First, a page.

"That's Your Interpretation"

Hermeneutics 2

When pointing out something that is taught in the Bible, it is not uncommon to hear people respond by saying, “But that’s just your interpretation.” Often this comment is made as an attempt to invalidate your point and end the discussion.

How should we respond to this remark?

First, it is helpful to acknowledge the truth of what the person is saying. The point you have just made from scripture is indeed your interpretation. Like all written texts, to be understood, the Bible needs to be interpreted by the reader. Scripture itself commends the work of interpretation and speaks highly of those who engage in it (Neh. 8:8; 2 Tim. 2:15). The point you have just made from scripture does in fact express your interpretation of the passage. If it didn’t, you would not have made the point. The question is not whether you are expressing an interpretation. The question is whether you are interpreting scripture correctly.

2 Timothy 2:15 says, “Do your best to present yourself to God as one approved, a worker who does not need to be ashamed and who correctly handles the word of truth.” A point made by this verse is that there is a correct way (and, therefore, there are incorrect ways) to handle God’s word. Theologian R.C. Sproul wrote, “There may be a thousand different applications of one verse, but only one correct interpretation. My interpretation may not be right and yours may not be right, but if they’re different, they can’t both be right.”

When someone objects to your insights as being merely “your interpretation,” you might counter by asking them to explain their interpretation. After you have given them a chance to share their point of view, you might then ask them how they reached their conclusion. Have they looked at the passage in its context? Have they compared it to what is taught in the rest of scripture? Have they considered what the words and images in the passage would have meant to the author and the original readers? Have they noted the literary genre of the passage in question? Have they paid attention to how Christians have read the passage through the centuries and how Christians from other traditions and other cultures read the passage today?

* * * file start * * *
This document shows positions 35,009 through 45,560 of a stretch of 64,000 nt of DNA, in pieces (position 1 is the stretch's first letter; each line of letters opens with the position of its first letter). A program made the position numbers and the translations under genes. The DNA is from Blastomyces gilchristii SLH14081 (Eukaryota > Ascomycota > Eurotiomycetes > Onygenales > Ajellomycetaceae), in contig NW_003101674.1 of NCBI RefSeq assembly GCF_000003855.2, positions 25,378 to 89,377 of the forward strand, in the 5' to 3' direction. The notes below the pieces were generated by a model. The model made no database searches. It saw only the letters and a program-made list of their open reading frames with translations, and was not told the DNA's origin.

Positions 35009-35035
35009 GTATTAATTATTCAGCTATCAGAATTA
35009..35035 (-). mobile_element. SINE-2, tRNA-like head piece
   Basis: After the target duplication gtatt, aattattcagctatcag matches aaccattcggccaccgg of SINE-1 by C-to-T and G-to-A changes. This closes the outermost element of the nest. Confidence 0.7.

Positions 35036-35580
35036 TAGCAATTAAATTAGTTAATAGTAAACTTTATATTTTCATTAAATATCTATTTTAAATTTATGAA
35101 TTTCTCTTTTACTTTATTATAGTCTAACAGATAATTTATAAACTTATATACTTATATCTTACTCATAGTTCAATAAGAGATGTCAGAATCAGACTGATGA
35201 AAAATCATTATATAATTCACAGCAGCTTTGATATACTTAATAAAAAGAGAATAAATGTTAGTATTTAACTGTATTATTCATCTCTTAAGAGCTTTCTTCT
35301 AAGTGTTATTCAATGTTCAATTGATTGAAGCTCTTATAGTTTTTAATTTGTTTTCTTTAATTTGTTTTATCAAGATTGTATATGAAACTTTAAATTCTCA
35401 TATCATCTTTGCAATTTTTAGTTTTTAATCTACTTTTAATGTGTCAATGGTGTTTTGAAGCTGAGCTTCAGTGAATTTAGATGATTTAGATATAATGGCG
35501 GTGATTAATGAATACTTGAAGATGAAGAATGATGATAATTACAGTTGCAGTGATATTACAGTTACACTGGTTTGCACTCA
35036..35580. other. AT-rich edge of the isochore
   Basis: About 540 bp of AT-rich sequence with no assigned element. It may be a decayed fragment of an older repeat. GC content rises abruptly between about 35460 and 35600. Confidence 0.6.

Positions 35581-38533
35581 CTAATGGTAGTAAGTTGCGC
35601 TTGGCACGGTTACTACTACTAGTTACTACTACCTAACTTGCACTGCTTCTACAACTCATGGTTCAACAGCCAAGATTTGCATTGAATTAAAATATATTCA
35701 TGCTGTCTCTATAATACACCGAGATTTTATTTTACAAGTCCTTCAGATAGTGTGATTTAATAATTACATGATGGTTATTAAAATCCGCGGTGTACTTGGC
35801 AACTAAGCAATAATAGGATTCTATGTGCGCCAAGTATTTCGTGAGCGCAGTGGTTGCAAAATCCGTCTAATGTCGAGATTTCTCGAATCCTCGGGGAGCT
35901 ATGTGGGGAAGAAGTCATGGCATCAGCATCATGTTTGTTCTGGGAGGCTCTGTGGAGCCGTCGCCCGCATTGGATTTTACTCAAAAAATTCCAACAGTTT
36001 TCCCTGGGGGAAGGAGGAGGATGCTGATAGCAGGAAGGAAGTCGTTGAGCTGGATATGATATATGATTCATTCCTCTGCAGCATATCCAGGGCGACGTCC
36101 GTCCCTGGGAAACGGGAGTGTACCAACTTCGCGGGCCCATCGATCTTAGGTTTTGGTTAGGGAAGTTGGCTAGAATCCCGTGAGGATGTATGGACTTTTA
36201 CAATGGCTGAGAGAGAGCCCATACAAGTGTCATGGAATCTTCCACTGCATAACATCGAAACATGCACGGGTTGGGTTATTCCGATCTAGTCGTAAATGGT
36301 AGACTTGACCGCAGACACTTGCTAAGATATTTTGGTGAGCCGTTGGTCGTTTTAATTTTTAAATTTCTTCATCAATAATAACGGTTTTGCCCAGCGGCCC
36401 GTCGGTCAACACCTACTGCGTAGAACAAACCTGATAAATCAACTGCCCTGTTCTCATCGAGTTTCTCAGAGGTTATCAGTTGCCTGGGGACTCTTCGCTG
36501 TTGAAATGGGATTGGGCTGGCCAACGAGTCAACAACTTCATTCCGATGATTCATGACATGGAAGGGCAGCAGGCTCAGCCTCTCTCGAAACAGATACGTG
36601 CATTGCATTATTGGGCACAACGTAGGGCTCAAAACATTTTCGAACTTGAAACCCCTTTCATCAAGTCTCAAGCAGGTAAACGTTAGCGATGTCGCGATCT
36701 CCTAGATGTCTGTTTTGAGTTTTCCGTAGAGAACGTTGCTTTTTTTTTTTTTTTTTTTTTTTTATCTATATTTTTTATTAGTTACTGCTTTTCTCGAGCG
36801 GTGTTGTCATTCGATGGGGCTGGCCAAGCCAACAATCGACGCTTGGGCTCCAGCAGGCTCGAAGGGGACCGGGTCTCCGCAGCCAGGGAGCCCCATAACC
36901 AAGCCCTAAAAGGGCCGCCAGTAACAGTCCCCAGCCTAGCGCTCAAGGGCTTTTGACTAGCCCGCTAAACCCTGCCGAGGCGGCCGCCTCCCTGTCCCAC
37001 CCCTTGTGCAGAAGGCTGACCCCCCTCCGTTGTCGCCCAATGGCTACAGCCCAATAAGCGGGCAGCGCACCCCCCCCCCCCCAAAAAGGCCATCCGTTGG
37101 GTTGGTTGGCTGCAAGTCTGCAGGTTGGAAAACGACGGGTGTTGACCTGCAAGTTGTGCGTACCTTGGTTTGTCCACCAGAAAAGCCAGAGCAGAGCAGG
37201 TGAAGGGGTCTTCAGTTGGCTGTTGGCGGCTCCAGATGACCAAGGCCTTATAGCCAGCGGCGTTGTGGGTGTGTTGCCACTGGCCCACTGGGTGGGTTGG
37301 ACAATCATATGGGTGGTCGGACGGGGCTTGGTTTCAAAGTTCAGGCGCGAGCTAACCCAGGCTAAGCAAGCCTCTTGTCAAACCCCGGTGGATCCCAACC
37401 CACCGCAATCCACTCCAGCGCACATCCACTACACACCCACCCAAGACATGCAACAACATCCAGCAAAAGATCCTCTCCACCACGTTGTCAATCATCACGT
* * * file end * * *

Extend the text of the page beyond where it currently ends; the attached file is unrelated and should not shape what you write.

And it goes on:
After carefully listening to your friend’s responses to your questions, you might then offer to explain how you answered those questions yourself in formulating your view. There may be aspects of the text you explain to your friend which they have not yet considered. Likewise, your friend might point out biblical data that you have overlooked. Either way, if you take this approach, you will have succeeded in lifting the conversation above the level of petty squabbles about personal opinions into the realm of serious discussion.

Though biblical interpretation is not an exact science, it is not a subjective free-for-all in which anything goes. There are basic principles of interpretation which, when followed, lead to a sound understanding of any text. Dr. Robert Smith, Jr. of Beeson Divinity School has said, “Every text needs to be treated canonically, putting that text underneath the microscope of the entire Bible and allowing the Bible to address it.”

Of course, studying scripture this way is not easy to do and requires some training. Starting January 29, ACC will offer a 9-week class titled “Hermeneutics – The art and science of biblical interpretation”. The purpose of the class is to equip participants with basic tools and knowledge that will aid them in understanding scripture. The class, taught by David Ellis and JC Cha, will meet in the church office on Sundays from 12:30-2:00pm.

There is no charge for the class. The material will be helpful for adults and high schoolers. Participants are invited to bring their lunch with them to class.

To sign up for “Hermeneutics” click here.